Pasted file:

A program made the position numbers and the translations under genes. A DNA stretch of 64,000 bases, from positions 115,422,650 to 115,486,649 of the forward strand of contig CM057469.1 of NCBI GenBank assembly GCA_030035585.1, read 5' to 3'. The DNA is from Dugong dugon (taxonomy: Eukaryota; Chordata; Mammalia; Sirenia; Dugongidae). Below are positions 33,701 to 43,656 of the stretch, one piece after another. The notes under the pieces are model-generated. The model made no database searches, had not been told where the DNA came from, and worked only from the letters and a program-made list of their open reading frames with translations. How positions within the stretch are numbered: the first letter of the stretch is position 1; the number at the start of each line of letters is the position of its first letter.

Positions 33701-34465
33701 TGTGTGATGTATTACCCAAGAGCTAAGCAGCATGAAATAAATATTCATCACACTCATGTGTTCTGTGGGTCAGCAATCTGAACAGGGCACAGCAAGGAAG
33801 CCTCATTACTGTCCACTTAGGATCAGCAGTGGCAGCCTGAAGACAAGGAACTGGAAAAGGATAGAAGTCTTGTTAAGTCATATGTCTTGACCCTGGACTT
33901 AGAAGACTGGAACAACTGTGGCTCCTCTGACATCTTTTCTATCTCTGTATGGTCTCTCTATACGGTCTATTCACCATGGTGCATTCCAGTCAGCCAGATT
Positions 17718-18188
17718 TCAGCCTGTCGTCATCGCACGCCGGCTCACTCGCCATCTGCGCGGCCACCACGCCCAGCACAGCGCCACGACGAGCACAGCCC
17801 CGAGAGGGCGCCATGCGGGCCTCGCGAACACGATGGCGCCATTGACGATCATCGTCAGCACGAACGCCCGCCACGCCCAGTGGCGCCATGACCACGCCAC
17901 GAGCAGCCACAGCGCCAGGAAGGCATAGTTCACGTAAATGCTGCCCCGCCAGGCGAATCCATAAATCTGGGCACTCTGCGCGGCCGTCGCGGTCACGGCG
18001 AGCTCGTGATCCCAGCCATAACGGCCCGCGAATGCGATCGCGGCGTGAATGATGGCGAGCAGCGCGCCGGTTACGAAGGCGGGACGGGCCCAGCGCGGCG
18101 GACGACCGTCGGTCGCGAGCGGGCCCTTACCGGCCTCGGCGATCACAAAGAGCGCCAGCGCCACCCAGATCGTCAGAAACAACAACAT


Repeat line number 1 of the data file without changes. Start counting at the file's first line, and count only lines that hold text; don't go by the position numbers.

A program made the position numbers and the translations under genes. A DNA stretch of 64,000 bases, from positions 115,422,650 to 115,486,649 of the forward strand of contig CM057469.1 of NCBI GenBank assembly GCA_030035585.1, read 5' to 3'. The DNA is from Dugong dugon (taxonomy: Eukaryota; Chordata; Mammalia; Sirenia; Dugongidae). Below are positions 33,701 to 43,656 of the stretch, one piece after another. The notes under the pieces are model-generated. The model made no database searches, had not been told where the DNA came from, and worked only from the letters and a program-made list of their open reading frames with translations. How positions within the stretch are numbered: the first letter of the stretch is position 1; the number at the start of each line of letters is the position of its first letter.